Imagine it’s 1887 and you want to go to Jetmore. You could have a long horseback ride, or you could climb aboard the stagecoach in Kinsley at 8 a.m. and arrive in Jetmore at 4 p.m. that afternoon. But just where was this trail that you’re traveling on?
In 2016, the library hosted a winter series on immigration which included the early African American settlement of Morton City, located a few miles northeast of Jetmore. While researching, I found reference to the settlers’ arrival in Kinsley in a small book, “A History of Hodgeman County” by Margaret Haun Raser and Ina Rumford:
“A colony of negroes, made up in Kentucky, arrived in Kinsley in March, 1878 on their way to Hodgeman County. They experienced considerable difficulty in getting their horses released by the railroad because they had no money to pay the freight. When they were finally able to secure their property, they set out for their promised land on foot and on horseback, singing happily as they trudged along.”
An article in the Winter, 1989 issue of Kansas History described the immigrants in this manner:
“The settlers arrived with few supplies and very little cash. Since Kinsley … was the nearest depot to the proposed site, the colonists were set down there with no provision for shelter or transportation. They spent the first night huddled in the small schoolhouse, the only public building in town. They could see that just beyond the handful of buildings in the village lay the open prairie extending in an unbroken expanse….the colonists left their shelter to walk the thirty miles to what they believed would bring them a new and better life.”
Because the railroad did not go to Jetmore, I was curious to know their route. Working with Rosetta Graff, we discovered an 1889 map on the wall of the courthouse. It showed a trail going diagonally from Kinsley to Jetmore. This interested me as roads in Kansas for the most part do not go diagonally.
About that time, John J Riisoe informed us that the trail went through his property. He offered to give Rosetta and me a tour of the ruts and creek crossings. Pictures taken that day are available in John J. Riisoe’s oral history on the library website. As he pointed the trail out, I realized that we were not in the location depicted on the old map. Also the evidence of this trail had mostly been destroyed by cultivation. John J’s information confused us, but I drew in the trail he described on my map.
Julie Ackerman wrote in her Offerle History book that Mr. and Mrs. Dan Gleason and their five children also had come to Kansas in 1878. Their Single Bar Ranch is pictured and described as a “stopping place for many a traveler between Jetmore and Kinsley.” I placed this known trail site on my map.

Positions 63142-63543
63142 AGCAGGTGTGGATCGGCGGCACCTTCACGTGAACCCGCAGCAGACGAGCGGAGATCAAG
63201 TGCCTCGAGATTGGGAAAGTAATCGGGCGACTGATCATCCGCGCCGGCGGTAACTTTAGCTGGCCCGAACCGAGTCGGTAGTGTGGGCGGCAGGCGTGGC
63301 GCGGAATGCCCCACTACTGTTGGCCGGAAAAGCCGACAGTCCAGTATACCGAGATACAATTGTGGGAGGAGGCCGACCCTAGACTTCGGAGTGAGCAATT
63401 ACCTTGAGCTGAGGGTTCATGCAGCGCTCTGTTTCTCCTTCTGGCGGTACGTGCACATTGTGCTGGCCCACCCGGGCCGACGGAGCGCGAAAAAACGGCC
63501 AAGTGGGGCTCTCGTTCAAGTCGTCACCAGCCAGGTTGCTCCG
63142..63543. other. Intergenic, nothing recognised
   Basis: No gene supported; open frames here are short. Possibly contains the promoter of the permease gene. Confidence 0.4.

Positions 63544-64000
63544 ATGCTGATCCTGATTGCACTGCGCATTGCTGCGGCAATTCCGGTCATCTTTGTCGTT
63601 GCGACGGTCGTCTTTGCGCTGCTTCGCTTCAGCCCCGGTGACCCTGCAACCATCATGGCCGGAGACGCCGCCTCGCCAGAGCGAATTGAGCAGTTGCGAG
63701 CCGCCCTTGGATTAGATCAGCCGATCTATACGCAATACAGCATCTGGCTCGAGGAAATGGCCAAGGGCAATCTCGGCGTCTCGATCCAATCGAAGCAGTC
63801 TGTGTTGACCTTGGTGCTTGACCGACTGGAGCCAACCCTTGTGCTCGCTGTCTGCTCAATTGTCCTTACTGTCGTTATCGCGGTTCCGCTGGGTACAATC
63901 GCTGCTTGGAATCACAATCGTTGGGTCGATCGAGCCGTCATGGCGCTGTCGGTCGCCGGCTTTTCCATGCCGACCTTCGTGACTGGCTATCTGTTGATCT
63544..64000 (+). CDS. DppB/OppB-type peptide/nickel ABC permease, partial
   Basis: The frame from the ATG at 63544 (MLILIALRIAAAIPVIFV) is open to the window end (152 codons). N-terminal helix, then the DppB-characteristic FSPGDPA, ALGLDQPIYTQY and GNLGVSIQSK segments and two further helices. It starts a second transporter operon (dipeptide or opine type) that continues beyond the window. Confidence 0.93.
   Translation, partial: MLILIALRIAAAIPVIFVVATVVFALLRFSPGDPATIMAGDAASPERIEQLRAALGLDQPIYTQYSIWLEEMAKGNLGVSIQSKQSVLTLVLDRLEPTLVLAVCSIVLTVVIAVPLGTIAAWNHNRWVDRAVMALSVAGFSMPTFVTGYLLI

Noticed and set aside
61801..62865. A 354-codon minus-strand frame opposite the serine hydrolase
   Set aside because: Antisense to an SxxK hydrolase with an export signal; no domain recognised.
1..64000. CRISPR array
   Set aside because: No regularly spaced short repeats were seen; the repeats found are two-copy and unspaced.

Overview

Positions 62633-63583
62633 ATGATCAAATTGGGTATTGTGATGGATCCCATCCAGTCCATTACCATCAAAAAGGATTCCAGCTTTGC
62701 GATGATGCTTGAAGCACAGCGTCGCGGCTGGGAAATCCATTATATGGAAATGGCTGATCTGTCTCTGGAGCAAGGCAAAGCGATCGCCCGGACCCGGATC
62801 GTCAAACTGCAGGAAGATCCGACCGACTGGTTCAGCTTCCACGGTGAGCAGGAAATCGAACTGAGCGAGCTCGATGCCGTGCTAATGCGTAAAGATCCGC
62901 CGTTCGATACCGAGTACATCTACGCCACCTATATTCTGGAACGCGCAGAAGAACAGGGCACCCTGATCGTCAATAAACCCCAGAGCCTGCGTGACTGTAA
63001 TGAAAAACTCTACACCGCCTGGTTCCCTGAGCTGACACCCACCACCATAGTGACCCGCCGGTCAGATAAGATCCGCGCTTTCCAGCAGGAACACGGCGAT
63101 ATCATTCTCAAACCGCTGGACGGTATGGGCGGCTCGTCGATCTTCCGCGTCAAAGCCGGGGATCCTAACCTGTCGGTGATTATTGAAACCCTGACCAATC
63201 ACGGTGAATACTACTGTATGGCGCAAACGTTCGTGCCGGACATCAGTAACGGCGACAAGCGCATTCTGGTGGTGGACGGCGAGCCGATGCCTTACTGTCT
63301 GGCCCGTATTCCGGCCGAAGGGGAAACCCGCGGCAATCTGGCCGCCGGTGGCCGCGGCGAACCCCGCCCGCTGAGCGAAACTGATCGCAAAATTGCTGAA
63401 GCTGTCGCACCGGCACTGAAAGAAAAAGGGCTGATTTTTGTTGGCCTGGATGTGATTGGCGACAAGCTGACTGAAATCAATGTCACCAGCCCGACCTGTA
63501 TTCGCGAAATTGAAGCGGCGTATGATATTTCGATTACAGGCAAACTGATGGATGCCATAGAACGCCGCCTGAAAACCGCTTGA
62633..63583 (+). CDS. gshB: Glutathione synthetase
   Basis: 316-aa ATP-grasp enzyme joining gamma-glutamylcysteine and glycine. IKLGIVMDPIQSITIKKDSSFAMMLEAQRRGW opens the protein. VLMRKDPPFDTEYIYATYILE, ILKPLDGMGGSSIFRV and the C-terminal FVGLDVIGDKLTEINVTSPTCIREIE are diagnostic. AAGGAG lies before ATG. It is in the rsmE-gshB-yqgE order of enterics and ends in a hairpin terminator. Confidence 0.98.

Rosetta and I then made a trip to the Hodgeman County Museum in Jetmore to see what information they might have. At that time, they could not help us. I began to dream of going up in an airplane to see if we could spot evidence of the trail ruts in Hodgeman County.
Fast forward to 2019, when I was talking to good friend and library supporter Marcile King. She was about to fly off with her son Boyd KIng on another trip. I’m not known for my shyness, so I asked her to see if he might be willing to give us an aerial tour of the area in his plane that spring.
Soon I received an email from Mr. King saying he was willing to take us and Dr. Leo Oliva, an expert on Kansas trails, up as soon as there was a good day and time.
On March 21st he called and said conditions were right. He flew his 4-seater Piper Cherokee plane to Rooks County Regional Airport to pick up Dr. Oliva and then to our airport so we could board. We spent the next hour surveying the landscape for evidence. Flying over Hodgeman County, we noticed it had more pasture and less cultivation. After much circling and searching, Dr. Oliva and Mr. King thought they had found a place that might be trail ruts. I added a notation to my map.
Now we were hot on the trail, so to speak. The next week, longtime Jetmore resident, Duane Shiew, met us and Dr. Oliva at the museum where he serves on the board. Imagine our excitement to learn that they had recently acquired an early map of Hodgeman County, and the trail was drawn on it! When the trail left Hodgeman County, it connected right up to where John J Riisoe said it was in Edwards County! The old map on the courthouse wall was either incorrectly drawn or there had briefly been another route.
Dr Oliva southeast of Stone Post Dairy Rosetta and Dr. Oliva at Shiew rut site.
Orwell today (H Road and #228) Morton City site (M Road & #222)